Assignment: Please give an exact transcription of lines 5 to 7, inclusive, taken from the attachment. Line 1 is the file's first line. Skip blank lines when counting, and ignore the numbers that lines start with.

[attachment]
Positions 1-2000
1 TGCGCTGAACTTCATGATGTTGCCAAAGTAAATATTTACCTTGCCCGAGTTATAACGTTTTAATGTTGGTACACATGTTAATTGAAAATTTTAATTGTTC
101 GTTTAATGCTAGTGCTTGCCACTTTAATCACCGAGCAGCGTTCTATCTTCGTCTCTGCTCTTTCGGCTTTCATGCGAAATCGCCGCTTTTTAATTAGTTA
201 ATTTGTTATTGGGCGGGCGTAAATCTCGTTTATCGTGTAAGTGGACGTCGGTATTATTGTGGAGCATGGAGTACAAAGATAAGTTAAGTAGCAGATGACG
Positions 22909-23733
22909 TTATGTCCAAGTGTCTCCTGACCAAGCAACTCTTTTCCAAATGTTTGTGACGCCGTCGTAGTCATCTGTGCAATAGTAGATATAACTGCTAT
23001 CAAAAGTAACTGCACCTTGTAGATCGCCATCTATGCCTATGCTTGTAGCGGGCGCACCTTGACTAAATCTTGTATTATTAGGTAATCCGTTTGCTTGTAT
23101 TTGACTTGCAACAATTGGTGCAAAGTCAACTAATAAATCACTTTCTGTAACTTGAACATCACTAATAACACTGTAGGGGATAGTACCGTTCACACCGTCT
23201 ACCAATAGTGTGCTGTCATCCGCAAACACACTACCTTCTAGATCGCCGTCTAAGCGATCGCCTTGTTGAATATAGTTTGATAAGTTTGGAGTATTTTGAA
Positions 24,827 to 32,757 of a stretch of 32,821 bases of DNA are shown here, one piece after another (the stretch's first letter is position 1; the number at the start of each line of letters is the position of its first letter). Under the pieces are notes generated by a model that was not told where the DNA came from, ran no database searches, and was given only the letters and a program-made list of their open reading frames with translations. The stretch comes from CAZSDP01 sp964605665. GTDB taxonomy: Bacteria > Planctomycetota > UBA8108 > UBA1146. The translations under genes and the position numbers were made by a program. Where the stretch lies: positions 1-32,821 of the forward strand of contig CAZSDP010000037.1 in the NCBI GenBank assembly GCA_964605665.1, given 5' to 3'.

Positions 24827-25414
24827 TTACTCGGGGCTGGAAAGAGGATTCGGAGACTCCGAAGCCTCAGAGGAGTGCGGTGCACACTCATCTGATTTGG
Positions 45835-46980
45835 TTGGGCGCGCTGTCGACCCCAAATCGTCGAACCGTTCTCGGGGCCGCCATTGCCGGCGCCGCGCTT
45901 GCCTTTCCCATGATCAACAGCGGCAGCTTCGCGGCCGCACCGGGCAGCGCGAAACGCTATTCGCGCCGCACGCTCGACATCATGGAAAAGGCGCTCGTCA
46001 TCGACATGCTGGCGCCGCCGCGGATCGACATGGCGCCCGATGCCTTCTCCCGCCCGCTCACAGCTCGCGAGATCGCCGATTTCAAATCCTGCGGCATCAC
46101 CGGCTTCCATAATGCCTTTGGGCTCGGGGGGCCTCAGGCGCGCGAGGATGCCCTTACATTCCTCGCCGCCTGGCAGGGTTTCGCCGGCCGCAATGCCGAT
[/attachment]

Positions 22909-23733
22909 TTATGTCCAAGTGTCTCCTGACCAAGCAACTCTTTTCCAAATGTTTGTGACGCCGTCGTAGTCATCTGTGCAATAGTAGATATAACTGCTAT
23001 CAAAAGTAACTGCACCTTGTAGATCGCCATCTATGCCTATGCTTGTAGCGGGCGCACCTTGACTAAATCTTGTATTATTAGGTAATCCGTTTGCTTGTAT